Hundreds of central Albertans gathered in the Memorial Centre parking lot in Red Deer Sunday afternoon to voice their concerns about unfair and inequitable healthcare funding for the AHS Central Zone.
Many local doctors are calling for a Cardiac Catheterization lab in the city and a whole new wing for the Red Deer Regional Hospital as just a starting point. However, it doesn’t appear as though any of those will come to pass anytime soon as Red Deer is no longer on the AHS Urgent Capital Priorities list, leaving residents of central Alberta to look elsewhere for cardiology care and other critical needs.
Other issues include a lack of hospital beds, operating rooms and emergency rooms.
Dr. Kym Jim is among a group of local physicians leading a grassroots movement to get some action on the issue. He says the Red Deer Regional Hospital is on pace to not receive a single, net-new hospital bed for the next 25 years. He says the last expansion at the RDRH was in 2003 when ten acute care beds were added.
One member of the crowd voiced his displeasure with the facts by saying, “Sounds to me like our tax dollars are being used to buy votes in Edmonton and Calgary."
Dr. Paul Hardy responded by encouraging the crowd to write to their MLA’s and put pressure on the government to address their concerns.
“We are calling for a business case to expand the Red Deer Regional Hospital and to make it’s expansion a priority-funded project," he said.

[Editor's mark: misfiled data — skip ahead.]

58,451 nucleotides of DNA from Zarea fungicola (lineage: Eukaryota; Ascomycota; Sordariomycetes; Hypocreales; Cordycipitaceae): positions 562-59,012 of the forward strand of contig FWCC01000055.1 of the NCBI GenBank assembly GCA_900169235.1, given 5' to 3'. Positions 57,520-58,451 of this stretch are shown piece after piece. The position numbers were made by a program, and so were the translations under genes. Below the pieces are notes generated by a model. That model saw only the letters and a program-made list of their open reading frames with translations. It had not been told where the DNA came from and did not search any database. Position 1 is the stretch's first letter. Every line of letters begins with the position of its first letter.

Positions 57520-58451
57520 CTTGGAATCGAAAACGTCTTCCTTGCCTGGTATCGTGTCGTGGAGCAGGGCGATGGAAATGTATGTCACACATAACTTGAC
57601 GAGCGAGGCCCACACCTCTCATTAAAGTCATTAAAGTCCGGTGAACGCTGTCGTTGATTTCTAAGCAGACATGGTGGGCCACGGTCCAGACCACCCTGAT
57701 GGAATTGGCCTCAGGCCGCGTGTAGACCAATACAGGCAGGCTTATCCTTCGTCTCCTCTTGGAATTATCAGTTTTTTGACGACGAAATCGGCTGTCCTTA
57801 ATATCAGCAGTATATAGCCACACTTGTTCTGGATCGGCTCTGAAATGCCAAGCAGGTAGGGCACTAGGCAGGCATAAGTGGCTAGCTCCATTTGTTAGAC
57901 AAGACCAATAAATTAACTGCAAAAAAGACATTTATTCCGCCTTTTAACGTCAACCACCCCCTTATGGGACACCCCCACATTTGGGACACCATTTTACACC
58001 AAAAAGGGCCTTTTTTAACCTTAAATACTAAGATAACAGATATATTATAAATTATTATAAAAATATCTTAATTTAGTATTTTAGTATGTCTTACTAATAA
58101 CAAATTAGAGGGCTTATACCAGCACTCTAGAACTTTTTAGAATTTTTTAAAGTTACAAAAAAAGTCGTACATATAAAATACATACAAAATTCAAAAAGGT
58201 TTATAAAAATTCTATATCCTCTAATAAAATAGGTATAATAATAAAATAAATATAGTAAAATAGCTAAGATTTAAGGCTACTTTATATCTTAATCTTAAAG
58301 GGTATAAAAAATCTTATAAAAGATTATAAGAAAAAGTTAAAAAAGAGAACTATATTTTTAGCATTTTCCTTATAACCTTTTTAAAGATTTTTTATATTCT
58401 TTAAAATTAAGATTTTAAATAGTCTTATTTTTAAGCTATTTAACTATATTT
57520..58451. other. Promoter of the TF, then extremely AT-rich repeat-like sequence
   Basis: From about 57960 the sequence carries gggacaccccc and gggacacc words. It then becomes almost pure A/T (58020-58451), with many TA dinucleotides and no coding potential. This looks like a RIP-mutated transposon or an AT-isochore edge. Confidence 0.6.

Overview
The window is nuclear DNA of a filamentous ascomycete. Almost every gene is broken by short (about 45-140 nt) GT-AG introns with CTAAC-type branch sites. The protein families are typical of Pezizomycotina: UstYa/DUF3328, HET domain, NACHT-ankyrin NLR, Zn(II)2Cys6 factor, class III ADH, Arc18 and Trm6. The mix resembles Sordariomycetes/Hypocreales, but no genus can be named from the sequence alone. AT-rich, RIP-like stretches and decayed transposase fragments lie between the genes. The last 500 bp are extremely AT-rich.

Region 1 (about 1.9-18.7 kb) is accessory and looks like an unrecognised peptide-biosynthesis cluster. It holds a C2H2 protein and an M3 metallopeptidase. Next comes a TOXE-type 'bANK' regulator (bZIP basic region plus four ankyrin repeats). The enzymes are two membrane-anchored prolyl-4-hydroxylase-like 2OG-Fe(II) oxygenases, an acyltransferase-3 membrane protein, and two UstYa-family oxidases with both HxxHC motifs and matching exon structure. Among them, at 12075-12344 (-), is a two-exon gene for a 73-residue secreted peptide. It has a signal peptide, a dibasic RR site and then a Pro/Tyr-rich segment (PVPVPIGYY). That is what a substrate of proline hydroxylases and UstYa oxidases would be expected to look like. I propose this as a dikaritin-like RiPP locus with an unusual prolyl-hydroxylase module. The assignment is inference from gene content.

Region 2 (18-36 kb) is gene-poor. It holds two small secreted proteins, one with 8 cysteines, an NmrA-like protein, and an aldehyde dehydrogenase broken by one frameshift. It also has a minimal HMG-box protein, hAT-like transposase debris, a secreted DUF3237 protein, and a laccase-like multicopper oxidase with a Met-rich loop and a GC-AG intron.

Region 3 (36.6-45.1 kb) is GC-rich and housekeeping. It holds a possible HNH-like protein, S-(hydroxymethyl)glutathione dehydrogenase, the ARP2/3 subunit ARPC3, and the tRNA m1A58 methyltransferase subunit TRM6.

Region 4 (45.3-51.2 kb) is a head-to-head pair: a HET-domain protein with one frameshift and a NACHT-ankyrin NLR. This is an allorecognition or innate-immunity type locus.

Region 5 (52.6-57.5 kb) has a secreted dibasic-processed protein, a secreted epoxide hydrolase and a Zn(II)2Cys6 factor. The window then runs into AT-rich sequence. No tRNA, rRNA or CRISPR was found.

Dr. Keith Wolstenholme says there remains a 114 bed shortage at RDRH, with some patients waiting up to 18 months for surgery. Further pointing out they are also short three operating room suites. He says the situation isn’t fair and it isn’t right, calling for immediate action from the provincial government.
United Conservative Party Health Critic Tany Yao and Lacombe-Ponoka MLA Ron Orr released a statement Sunday calling on the NDP government to ensure central Alberta residents receive equitable hospital services:
“Central Alberta and the Red Deer Regional Hospital require equitable infrastructure and services to properly serve the population. There have been serious concerns raised about the sustainability of services as population growth and funding constraints further exacerbate existing problems," the statement read in part. “The Health Minister needs to listen to the serious concerns of central Alberta residents and Red Deer Regional Hospital doctors."
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